And so yes, we're on track for moving this through the House before Thanksgiving. That's our plan. We expect our friends in the Senate to be about a week behind us.


PERINO: There are two obstacles. The Senate, for one. Remember, they failed to repeal the Affordable Care Act the last time. And Democrats weary of what is being proposed in this bill. Here's Nancy Pelosi.


REP. NANCY PELOSI (D-CA), MINORITY LEADER: It's a sleight of hand, it's a shell game; it's a Ponzi scheme. They make it look as if they're giving something. They're like at a banquet. They spread out this banquet to the wealthiest Americans for corporate America, and they throw a few crumbs to the middle class, and then they -- then they take them away.


PERINO: So the tax reform bill is being marked up in committee today. If you want to follow Richard Rubin at The Wall Street Journal, I highly recommend it. He's got lots of good information.

After a few days of looking at the bill, what do you think, Gutfeld?

GUTFELD: I don't want to agree with Nancy Pelosi. I don't want to start.

Look, here's my feeling. We are told that it's simplified and transparent, but it's not for the individual at all. They're hiding behind the illusion of reducing the number of tax brackets, but that's just an illusion. It's like they under -- like somebody trying to sell you undercoating for a car. You know, it doesn't have -- you're not lowering taxes.

We didn't broaden -- maybe I'm wrong. But I don't sense that we broadened the tax base. But instead, that we've only piled more taxes on those who pay taxes already. And this is what drives me crazy. Because the assumption -- the assumption is that if you're in a high tax bracket and you make a lot of money, you were there all your life. Sorry, it took me 30 damn years to get where I am. I have never been in the same income bracket or tax bracket for more than a few years.

PERINO: Think of firing.

GUTFELD: Well, that's true, I was fired many times.

But my point is, people assume that if you're in -- a high earner, and you pay all these taxes, that you -- you're just rich. That's B.S. You're not. You -- it took a long time to get there, and the government didn't care about you. They didn't care about you when you were just toddling along making nothing. And now you finally get to the point, and they go "Take off your clothes. We're taking everything."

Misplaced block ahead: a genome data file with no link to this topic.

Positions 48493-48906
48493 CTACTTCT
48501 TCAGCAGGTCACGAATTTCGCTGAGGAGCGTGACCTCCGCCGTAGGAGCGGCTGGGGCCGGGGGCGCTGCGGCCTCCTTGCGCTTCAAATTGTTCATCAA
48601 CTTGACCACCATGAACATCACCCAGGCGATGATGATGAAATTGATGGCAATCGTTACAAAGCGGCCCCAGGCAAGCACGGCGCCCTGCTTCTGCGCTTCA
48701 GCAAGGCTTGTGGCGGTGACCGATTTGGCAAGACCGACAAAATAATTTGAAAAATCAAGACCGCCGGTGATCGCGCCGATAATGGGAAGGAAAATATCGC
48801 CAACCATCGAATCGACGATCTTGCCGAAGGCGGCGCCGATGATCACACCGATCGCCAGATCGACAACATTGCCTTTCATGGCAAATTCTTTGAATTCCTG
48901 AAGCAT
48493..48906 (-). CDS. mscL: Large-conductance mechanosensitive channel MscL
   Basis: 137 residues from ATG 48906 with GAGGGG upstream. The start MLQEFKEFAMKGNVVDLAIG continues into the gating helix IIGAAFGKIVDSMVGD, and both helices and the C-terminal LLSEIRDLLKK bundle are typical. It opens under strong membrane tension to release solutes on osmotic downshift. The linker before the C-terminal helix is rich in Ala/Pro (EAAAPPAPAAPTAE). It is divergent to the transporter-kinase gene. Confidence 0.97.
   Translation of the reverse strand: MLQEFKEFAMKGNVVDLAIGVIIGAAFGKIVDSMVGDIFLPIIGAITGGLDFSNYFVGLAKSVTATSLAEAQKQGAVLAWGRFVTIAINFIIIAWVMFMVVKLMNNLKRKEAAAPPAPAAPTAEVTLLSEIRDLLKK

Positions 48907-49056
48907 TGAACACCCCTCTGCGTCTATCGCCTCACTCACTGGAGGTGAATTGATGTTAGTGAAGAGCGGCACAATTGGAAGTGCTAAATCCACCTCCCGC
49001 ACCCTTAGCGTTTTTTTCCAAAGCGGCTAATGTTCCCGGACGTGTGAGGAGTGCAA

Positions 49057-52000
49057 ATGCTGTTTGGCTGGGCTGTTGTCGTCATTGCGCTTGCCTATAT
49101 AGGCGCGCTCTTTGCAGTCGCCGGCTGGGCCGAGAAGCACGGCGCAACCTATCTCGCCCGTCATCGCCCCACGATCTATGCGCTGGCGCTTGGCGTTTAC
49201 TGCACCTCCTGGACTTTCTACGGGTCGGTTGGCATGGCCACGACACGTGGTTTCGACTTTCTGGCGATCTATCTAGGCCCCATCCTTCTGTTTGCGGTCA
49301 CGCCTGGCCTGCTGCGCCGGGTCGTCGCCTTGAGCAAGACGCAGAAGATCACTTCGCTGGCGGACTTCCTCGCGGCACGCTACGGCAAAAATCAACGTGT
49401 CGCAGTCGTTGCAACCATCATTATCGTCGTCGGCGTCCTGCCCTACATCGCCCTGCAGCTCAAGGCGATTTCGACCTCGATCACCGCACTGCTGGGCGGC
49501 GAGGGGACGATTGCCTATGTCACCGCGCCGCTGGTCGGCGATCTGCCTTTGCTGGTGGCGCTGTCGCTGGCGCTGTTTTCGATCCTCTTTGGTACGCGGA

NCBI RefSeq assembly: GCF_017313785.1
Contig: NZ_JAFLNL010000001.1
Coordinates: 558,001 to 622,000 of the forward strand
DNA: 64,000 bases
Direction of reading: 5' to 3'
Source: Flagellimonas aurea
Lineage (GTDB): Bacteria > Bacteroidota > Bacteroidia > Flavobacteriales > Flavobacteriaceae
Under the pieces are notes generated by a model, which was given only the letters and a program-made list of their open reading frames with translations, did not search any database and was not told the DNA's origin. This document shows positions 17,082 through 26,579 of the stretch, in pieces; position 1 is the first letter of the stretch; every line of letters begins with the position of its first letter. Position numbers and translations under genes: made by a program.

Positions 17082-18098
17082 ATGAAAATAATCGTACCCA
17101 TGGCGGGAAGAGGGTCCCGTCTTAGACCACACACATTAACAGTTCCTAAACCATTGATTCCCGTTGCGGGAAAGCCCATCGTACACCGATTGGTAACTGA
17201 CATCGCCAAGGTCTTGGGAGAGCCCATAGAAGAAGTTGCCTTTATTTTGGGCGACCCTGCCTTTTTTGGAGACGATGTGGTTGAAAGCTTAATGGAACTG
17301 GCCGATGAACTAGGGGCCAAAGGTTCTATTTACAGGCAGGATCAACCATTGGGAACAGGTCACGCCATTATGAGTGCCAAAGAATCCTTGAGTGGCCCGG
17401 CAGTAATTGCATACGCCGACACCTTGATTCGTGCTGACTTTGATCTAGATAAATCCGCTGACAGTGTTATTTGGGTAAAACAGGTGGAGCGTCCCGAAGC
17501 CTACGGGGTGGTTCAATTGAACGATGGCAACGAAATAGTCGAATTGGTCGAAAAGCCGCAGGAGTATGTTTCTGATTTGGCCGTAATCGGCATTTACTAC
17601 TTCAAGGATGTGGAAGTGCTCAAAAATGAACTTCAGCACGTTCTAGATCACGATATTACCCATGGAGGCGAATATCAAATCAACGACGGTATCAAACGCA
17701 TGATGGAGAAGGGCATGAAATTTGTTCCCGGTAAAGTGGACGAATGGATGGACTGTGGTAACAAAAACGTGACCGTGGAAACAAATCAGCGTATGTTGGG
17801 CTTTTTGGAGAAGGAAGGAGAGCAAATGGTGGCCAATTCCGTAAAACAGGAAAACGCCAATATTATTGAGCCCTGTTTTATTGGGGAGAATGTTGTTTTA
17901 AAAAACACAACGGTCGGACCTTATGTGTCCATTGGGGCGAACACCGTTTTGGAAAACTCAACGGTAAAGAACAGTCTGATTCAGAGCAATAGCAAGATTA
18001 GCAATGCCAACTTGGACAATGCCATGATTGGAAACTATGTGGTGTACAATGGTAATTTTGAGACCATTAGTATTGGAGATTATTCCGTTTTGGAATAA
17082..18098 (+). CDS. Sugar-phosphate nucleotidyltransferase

GUILFOYLE: And then you die.

GUTFELD: Yes, and then you die.

GUILFOYLE: And then they take the rest of it. Awful.

GUTFELD: They want to tax you again. Luckily, I'm not at that point.

PERINO: The Wall Street Journal editorial board, Jesse, has been pretty unhappy. They like the corporate side, cutting the -- tax cuts. But they do not like what was done on the individual rates. And in fact, then over at The Weekly Standard, Matt Labash, who's a great writer, writes a piece today called "Kill the Bill." And he is not happy.

How about you?

WATTERS: Congressman Watters would not vote for this bill, unless it's dramatically improved. It's neither big nor bold.

Let's just look at the middle-class people. Family of four, household income $60,000. You get a $1,200 tax cut. So that's $25 extra in your paycheck a week. Just 25.

If you're an individual, $75,000 a year. You save about $2,000. An extra $40 a week. It's not a lot of money. I mean, you're getting a tax cut. It's not a lot.

Now, they treat successful people like Obama would have treated them. If you're making between $450,000 and about a million, your taxes aren't getting cut at all unless you own a business. A lot of people don't own businesses. So you want to reduce taxes on...

GUILFOYLE: Personal reflection?

WATTERS: ... those people, because it has a stimulative effect on the rest of the economy. Consumer spending drives growth.